Ron Bleed’s Chosen Focus: It’s Alchemy

A Conversation with Ron Bleed

Ron Bleed has long been known as an exemplary leader in higher education and a pioneer in education technology. As Vice Chancellor for Information Technologies at Maricopa Community Colleges (AZ), he has overseen technology implementations that have had far-reaching impact for the Maricopa Community College District and have served as important models for community colleges nationwide. This year, he received an Educause award for Excellence in Leadership at the 2005 Educause annual conference, which was held in Orlando this past month. CT spoke with Bleed at the conference.

CT: We understand that you will be retiring soon from your role as Vice Chancellor for Information Technologies, choosing to give your full attention to the work that inspires you most at Maricopa. After nearly 40 years in this field, you have an incredible perspective on what’s important for IT in higher education. Could you tell us what you think is important for IT to focus on in the coming months and years? What will your focus be?

Bleed: There are three banners I’m going to wave as I go into the sunset of my career. One is hybrid courses, because I have discovered that the greatest problem working against student success in courses is life interruptions. Hybrid courses go a long way toward giving greater flexibility to students by not committing them to such a fixed time schedule. The second crusade is, when they do come to campus, to have social spaces for them—spaces that are much friendlier for students, places where they want to congregate. And we can look to Borders, Starbuck’s, and those kinds of places for models of how to make seating and other physical arrangements attractive. The third banner I’m waving is called visual literacy—trying to introduce that further into the curriculum, because it includes the skill sets that are needed for the 21st century. It’s what our younger students have aptitude for, and I think we could greatly improve learning if we were to use some of the tools they are most familiar with and adept at. Visual literacy takes many forms and has many definitions; were just beginning to sort that out. It needs to be introduced both as a separate course and in assignments within courses, and it should also be addressed in teacher education. There are many ways in which students can learn from and create materials in digital media formats that include visual and sound elements.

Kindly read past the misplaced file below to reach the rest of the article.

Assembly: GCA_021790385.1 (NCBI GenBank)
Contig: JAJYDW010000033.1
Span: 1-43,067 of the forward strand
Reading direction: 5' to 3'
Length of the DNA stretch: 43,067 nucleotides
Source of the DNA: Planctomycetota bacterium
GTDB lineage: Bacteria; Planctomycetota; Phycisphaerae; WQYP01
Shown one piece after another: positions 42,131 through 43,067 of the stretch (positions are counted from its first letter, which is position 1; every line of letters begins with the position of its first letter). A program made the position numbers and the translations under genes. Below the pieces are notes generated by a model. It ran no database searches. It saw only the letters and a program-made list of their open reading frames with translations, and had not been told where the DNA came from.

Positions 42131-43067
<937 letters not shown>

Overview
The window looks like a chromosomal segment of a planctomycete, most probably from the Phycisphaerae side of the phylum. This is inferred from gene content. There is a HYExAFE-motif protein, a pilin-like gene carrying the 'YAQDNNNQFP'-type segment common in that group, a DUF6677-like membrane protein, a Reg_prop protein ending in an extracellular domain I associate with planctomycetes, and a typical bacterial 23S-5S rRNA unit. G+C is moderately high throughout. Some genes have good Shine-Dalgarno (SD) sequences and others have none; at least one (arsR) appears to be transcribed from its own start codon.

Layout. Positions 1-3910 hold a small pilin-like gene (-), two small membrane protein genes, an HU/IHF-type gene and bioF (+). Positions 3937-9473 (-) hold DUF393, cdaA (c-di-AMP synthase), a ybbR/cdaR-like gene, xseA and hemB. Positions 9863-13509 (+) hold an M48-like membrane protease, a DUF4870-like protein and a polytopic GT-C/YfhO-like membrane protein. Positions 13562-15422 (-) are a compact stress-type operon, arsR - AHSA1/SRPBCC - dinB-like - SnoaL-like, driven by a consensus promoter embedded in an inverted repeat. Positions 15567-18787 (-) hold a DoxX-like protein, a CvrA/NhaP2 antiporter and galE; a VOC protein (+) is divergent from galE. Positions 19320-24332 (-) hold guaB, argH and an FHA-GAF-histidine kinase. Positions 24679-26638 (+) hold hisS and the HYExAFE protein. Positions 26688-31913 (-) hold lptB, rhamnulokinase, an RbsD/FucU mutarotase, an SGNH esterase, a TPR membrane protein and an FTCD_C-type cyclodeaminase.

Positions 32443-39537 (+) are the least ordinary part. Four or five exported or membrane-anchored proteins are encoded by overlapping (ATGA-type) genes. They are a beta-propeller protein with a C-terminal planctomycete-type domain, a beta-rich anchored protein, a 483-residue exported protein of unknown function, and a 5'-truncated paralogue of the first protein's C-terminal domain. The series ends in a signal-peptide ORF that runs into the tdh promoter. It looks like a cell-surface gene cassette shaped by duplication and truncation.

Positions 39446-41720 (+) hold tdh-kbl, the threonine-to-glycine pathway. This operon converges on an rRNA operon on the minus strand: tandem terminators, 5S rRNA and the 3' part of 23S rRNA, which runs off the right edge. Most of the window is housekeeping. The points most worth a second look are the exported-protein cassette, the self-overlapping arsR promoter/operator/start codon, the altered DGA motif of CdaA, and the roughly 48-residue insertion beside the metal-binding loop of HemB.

CT: Those are three big challenges. It seems like there are a lot of different things that have to come together to make these things work.

Bleed: I think the challenge for us in IT will be to bring together all kinds of forces. I’ve used the analogy of alchemy. We need to mix up a different blend of things and produce a different kind of gold than we have been traditionally producing with our work. This means drawing not just from those of us in IT, but from a lot of other people that need to be part of the picture. We’ll be creating a product that is important to our students and to higher education’s future. We need to look at just what that end product is—what that gold is. But I really do believe that it will include more visual images, more flexibility in course scheduling, and better design of spaces.

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